Making a difference at Governance level

13 May 2013

1 - Unnamed

 Having the opportunity to influence the direction of an organisation is one of the reasons that Michael Corry joined the board of a not for profit organisation.

It was a logical progression from a career as a Chartered accountant climbing the corporate ladder and gaining the skills needed to mix with talented people. Michael has worked in both an accounting firm and also in the commercial world. This enables him to look at the issues facing organisations such as cash flow, remuneration and options for leasing or buying assets from both technical accounting and commercial angles. His aim is to make organisations better and more efficient.

Michael completed LV’s Experience Bank Leadership Program in 2007 and became an Alumnus. This gave him access to the community organisations that were looking for new board members or needed financial committee members.


Since then, Michael has served on a few NFP boards and three years ago he joined the board of Palliative Care Victoria after serving on the finance committee; “It was a great opportunity to make a difference and put back into the community. It also gave me a chance to work with talented people who were dedicated and also great fun.  And I’m always learning.”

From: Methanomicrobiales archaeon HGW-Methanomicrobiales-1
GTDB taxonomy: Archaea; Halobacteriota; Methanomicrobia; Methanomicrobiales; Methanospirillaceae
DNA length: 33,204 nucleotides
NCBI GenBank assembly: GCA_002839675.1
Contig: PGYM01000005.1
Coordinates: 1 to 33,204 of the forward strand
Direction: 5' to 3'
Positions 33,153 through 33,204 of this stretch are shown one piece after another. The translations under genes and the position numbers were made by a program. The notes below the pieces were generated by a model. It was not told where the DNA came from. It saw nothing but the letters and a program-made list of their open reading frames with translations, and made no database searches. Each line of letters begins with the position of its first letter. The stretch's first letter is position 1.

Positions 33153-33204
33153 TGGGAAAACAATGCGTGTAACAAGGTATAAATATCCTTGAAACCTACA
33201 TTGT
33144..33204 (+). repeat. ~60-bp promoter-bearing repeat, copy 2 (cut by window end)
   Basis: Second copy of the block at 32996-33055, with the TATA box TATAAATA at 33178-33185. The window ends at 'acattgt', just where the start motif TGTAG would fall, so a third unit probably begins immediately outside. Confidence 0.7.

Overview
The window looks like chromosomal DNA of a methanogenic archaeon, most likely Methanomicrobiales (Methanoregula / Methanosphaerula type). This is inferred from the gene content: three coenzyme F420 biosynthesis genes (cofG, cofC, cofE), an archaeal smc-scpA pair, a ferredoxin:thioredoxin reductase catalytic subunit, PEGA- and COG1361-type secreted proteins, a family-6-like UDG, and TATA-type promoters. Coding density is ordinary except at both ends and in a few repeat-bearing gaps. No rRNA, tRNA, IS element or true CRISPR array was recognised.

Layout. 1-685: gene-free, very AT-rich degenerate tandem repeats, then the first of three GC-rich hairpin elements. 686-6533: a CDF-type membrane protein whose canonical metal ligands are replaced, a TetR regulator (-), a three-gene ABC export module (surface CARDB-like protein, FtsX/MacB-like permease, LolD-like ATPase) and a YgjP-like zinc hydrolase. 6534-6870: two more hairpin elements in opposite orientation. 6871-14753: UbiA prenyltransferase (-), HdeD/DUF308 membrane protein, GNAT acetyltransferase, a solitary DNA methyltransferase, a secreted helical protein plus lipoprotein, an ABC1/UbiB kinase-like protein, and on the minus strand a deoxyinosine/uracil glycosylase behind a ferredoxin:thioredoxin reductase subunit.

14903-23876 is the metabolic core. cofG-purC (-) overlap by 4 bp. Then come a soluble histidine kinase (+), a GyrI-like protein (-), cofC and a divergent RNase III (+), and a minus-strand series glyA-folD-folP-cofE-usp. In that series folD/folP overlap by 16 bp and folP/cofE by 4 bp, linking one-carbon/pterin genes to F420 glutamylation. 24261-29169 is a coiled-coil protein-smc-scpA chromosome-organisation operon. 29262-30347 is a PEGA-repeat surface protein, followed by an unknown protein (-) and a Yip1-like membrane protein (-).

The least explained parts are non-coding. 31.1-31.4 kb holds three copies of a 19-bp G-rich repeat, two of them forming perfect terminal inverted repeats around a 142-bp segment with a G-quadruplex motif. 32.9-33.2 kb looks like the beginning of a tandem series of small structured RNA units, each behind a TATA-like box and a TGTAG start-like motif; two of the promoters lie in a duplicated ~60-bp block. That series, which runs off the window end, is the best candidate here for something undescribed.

Today he is also on the board of Plan International Australia, a position he has had for 15 months. Plan is a major child rights agency, part of a large international federation.  He also became aware of this opportunity through LV. For both organisations he chairs the finance committee.  Each board and committee has different needs and consequently his time commitment for each differs. Board meetings are held between five and eight times a year for each board, lasting between two and six hours.   Additional time is needed to read the papers beforehand. Chairing committees takes more time again due to the preparation required.  Board committees tend to deal with specialist topics in more detail and report in summary to the full board.

For anyone thinking of becoming a board member Michael has the following advice: “understanding directors’ legal responsibilities is a very important start and LV’s training can provide this. Take on a role that matches your skills and interests and get to know the Chair of the board and CEO well before committing. A good Chair will guide new members regularly and provide feedback.”

Such guidance will help avoid the classic trap of getting too involved in management. “Always remember that you are governing not managing and never lose track of what the organisation is there to achieve.”

Michael has his own consulting business offering interim CFO services to businesses.